The university has found that pairing data insights with personal contact is an effective way to provide support, particularly for online students who may not have the same access to career and academic advisers as students who attend classes on campus.

If, say, a student registers for two challenging courses in one semester or doesn’t log in to a learning management system for a few days, those events can prompt a case to be created in Salesforce. One of the university’s success coaches will then reach out using the student’s preferred method of contact to discuss how to help.

“There's a range of suggestions based on what the system is telling them about what is going on with the student,” Anderson says. “At a minimum, that success coach is going to send an email to the student and ask if everything's OK, offer a time to meet and give them a phone call or a text message just to see if everything's fine.”

CRM Solutions Can Also Assist with Well-Being Initiatives

ASU’s goal when integrating Salesforce’s technology into its student lifecycle management process extends beyond just tracking and analyzing information, according to Anderson.

“We could do that with any business intelligence tool,” he says. “We want to pull all of that into a place where we can not only report on it and have some insights but put it into action, which is where Salesforce and CRM technology is really helpful. You can have a system that allows you to engage every single one of your students.”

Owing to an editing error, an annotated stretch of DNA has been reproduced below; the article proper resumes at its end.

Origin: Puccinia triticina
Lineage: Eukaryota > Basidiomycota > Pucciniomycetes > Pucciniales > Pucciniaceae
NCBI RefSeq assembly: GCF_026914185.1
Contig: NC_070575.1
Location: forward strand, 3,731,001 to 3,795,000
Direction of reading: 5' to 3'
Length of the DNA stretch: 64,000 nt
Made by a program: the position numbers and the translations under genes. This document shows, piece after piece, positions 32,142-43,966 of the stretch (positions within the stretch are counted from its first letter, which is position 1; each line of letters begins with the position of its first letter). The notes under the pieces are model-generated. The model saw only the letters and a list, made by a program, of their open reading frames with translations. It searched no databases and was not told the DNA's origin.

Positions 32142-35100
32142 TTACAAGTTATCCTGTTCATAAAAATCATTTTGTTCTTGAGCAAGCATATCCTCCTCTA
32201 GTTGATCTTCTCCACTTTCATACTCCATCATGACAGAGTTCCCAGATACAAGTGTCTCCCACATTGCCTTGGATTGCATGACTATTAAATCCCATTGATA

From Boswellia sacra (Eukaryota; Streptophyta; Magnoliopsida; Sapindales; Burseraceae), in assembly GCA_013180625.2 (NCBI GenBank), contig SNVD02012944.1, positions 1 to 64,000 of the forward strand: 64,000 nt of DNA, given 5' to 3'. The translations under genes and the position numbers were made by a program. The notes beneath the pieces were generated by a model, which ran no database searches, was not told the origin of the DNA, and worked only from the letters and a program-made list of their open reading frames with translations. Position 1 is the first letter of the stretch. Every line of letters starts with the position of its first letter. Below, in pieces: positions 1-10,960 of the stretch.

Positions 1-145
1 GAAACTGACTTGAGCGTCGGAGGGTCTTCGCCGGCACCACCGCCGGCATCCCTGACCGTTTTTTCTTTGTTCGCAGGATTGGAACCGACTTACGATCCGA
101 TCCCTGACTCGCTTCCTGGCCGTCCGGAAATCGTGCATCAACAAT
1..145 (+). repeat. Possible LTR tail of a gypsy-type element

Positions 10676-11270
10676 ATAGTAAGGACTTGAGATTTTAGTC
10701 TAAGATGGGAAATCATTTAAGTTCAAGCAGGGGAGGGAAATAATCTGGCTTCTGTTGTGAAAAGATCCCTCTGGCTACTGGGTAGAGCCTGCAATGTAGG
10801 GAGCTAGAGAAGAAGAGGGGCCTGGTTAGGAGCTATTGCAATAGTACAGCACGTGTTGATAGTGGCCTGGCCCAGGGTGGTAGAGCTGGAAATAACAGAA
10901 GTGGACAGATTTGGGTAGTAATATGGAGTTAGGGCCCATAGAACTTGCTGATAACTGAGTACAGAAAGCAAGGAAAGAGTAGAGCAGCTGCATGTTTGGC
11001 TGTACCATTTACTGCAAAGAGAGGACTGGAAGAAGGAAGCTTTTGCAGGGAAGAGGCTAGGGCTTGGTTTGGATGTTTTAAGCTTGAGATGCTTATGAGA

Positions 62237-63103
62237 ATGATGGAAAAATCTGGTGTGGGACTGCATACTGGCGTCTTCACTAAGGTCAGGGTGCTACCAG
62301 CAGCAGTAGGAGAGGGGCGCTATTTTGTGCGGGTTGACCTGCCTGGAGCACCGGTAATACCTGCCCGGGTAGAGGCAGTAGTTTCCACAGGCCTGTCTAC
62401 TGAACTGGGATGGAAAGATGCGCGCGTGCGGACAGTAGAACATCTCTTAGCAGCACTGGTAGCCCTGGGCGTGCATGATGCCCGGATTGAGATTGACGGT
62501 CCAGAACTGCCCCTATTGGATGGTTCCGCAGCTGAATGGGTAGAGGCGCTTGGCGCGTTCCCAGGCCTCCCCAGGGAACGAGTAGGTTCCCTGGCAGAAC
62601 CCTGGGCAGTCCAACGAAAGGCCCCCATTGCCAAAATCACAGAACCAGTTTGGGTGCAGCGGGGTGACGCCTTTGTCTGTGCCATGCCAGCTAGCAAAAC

With a growing number of schools placing an emphasis on mental health and wellness, the response-oriented capabilities that student lifecycle management solutions offer can be particularly beneficial, Subramanian says.

In a spring 2023 American College Health Association survey, about three-quarters of undergraduate students (74 percent) said they’d experienced moderate to serious psychological distress.

To gauge how students are doing, Subramanian says, some colleges and universities mount outreach efforts that include short surveys, which essentially function as a quick pulse check.

“A key strategy is to not wait until things have really escalated, but be in touch on a constant basis,” he says. “Many universities have invested in health and well-being; they even have medical professional on staff. The barrier tends to be that students are either not aware of it or hesitate to access these services. Institutions can look at these early signs and be very proactive in connecting these students to those resources.”